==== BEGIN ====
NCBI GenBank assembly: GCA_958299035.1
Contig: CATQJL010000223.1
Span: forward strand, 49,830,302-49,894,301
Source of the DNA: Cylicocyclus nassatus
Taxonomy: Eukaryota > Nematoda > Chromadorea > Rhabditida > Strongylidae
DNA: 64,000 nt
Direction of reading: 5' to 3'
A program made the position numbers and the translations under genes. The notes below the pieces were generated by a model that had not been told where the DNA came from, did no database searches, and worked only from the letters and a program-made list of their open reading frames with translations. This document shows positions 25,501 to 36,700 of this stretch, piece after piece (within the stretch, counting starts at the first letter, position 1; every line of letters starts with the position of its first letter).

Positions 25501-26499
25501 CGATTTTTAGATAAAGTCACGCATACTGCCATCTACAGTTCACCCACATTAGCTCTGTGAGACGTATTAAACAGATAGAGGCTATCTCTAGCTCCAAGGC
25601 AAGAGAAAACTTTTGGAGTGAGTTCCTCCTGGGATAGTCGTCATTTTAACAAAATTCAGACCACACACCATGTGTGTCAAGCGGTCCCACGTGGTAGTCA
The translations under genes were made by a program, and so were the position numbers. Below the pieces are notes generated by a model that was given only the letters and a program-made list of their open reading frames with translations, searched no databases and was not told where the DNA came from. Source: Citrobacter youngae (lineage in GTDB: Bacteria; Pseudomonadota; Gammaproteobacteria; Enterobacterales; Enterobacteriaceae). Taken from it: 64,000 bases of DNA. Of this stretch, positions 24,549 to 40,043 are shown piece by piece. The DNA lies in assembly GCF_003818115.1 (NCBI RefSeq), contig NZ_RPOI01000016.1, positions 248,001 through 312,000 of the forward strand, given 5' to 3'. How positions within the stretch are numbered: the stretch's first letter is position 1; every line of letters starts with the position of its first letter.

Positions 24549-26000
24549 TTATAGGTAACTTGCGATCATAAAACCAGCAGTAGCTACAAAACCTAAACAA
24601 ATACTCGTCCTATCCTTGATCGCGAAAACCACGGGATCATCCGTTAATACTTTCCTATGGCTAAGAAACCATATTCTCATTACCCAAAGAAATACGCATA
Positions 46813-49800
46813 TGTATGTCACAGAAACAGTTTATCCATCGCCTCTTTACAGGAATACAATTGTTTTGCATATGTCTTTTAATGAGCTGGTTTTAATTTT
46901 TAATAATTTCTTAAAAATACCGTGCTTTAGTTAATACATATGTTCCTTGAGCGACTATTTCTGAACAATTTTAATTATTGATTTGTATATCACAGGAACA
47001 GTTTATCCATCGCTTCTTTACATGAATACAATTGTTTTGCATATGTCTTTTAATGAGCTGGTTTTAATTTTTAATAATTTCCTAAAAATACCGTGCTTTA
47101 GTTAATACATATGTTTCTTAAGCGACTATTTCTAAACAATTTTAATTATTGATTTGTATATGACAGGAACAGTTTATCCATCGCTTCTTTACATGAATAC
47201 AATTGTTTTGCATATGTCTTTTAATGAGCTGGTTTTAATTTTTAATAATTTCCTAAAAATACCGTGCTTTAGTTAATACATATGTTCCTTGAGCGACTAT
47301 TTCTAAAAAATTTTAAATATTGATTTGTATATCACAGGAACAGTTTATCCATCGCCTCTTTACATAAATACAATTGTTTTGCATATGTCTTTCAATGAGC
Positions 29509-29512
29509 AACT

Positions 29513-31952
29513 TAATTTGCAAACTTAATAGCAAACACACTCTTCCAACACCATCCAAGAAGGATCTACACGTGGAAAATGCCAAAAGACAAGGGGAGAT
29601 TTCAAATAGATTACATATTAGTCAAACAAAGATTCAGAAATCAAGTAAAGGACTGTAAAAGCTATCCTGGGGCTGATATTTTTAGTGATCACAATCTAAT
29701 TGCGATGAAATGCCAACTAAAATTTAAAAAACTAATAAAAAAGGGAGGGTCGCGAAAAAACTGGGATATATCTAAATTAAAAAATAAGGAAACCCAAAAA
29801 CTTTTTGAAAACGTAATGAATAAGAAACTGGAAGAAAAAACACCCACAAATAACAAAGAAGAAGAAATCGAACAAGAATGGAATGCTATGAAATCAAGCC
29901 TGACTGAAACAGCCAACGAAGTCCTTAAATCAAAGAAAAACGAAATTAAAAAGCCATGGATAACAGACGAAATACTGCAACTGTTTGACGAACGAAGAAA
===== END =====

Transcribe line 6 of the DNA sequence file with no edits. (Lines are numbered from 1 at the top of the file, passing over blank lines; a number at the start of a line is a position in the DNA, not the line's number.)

DNA: 64,000 nt